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Male Indigo Buntings Singing

indigo bunting1B0A0717As with many species of birds, only male Indigo Buntings sing. Their distinctive paired notes are often broadcast from the top of a tree during the breeding season. This song serves as a “keep out” signal to other male buntings, as well as a means of attracting a female. (To hear the Indigo Bunting’s song, go to https://www.allaboutbirds.org/guide/Indigo_Bunting/sounds.)

While some birds hatch knowing the songs they will sing as adults, most songbirds begin learning their songs while still in the nest. They listen to adults, either their fathers or neighboring males, singing around them. According to Cornell Laboratory of Ornithology, about 80% of first-year males in their first spring season copy the song of an older neighboring territorial male. Following fledging, young birds attempt to replicate these songs, practicing until they have matched their tutor’s song.

During the breeding season, Indigo Bunting song rates vary with stage of nesting. The greatest frequency occurs in unmated males (680 songs per hour). During nest-building, the frequency drops to 24 songs per hour, but increases once the female has completed laying eggs.

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6 responses

  1. Alice Pratt

    I wonder why most of the females don’t sing? When you hear GHOs dueting, those are a male & female? The Buntings sure are beautiful! I’d love to see them more, especially Painted Buntings

    June 24, 2019 at 9:34 am

  2. I have read (somewhere! possibly last year) that the female indigo bunting does sing back to the male…Have you ever read or heard that? I thought I saw a female in a tree with the Male indigo…singing back to the male…it seemed too early in the spring to be an immature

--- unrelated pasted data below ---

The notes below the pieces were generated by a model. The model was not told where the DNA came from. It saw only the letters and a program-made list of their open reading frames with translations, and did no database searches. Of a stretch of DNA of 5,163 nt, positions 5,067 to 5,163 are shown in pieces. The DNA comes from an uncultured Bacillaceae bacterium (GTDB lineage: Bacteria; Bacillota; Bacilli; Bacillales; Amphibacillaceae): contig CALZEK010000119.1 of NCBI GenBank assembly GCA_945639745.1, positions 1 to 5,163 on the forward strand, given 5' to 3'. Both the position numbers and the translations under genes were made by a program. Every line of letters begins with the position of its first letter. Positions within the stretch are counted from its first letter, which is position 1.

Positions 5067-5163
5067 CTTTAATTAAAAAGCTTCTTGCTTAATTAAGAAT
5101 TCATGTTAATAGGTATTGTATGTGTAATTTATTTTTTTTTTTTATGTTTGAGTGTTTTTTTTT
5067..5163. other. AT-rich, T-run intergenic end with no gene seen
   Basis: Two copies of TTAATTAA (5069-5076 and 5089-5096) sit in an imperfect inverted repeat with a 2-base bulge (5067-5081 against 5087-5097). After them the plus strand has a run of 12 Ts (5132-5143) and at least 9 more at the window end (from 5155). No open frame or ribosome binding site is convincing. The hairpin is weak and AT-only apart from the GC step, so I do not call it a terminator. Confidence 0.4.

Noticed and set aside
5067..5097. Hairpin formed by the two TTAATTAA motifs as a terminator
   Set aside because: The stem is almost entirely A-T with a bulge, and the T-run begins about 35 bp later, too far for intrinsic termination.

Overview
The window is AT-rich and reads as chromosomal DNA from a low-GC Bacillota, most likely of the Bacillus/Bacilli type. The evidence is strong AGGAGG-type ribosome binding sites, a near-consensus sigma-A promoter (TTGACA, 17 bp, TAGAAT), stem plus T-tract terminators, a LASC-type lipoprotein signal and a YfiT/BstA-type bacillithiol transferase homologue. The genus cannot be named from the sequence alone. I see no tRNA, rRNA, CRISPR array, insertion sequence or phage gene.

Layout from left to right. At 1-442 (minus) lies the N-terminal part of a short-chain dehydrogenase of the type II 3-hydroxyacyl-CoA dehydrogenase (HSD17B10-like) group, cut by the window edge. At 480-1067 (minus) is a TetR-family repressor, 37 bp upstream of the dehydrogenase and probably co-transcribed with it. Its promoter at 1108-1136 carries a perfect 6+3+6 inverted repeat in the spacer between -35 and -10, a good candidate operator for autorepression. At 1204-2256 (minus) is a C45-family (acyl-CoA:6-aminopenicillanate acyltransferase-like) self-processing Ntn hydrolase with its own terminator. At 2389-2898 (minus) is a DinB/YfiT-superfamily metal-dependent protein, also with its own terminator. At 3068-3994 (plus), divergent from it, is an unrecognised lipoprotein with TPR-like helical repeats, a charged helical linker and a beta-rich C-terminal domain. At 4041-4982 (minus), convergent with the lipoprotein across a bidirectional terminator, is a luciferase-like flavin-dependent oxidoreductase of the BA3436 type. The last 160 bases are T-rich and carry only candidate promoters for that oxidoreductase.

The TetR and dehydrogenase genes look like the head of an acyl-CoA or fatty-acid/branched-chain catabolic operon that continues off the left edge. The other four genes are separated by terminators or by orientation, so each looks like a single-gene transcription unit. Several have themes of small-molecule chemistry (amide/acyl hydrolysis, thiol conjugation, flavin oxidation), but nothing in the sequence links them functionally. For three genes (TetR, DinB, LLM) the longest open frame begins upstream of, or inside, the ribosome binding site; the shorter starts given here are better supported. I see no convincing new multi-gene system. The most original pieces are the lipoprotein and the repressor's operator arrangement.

bunting.

    June 24, 2019 at 2:46 pm

  3. I’m afraid only male Indigo Buntings sing!

    June 24, 2019 at 6:06 pm

  4. Bill On The Hill

    Thanks Mary… I first came across these strikingly beautiful birds in a WMA over in the East Topsham/Groton area some years ago now. I did have my tripod & camera gear that day along with my brand new at the time EF 400mm f/5.6 lens & came away with some outstandings shots too. I have since seen these birds around the house as well.
    Blue birds don’t hold a candle to the buntings striking blue color…
    Bill… :~)

    June 24, 2019 at 7:53 pm

  5. I saw an indigo bunting chase another indigo bunting into a window. Then, with the stunned bird on the ground, the other bunting pecked it in the head until it was dead.

    June 30, 2019 at 9:14 am

  6. Both males? Wow. Territoriality this time of year when feeding young is fierce! I didn’t know it was that fierce, however. Thank you for sharing this.

    June 30, 2019 at 11:20 am

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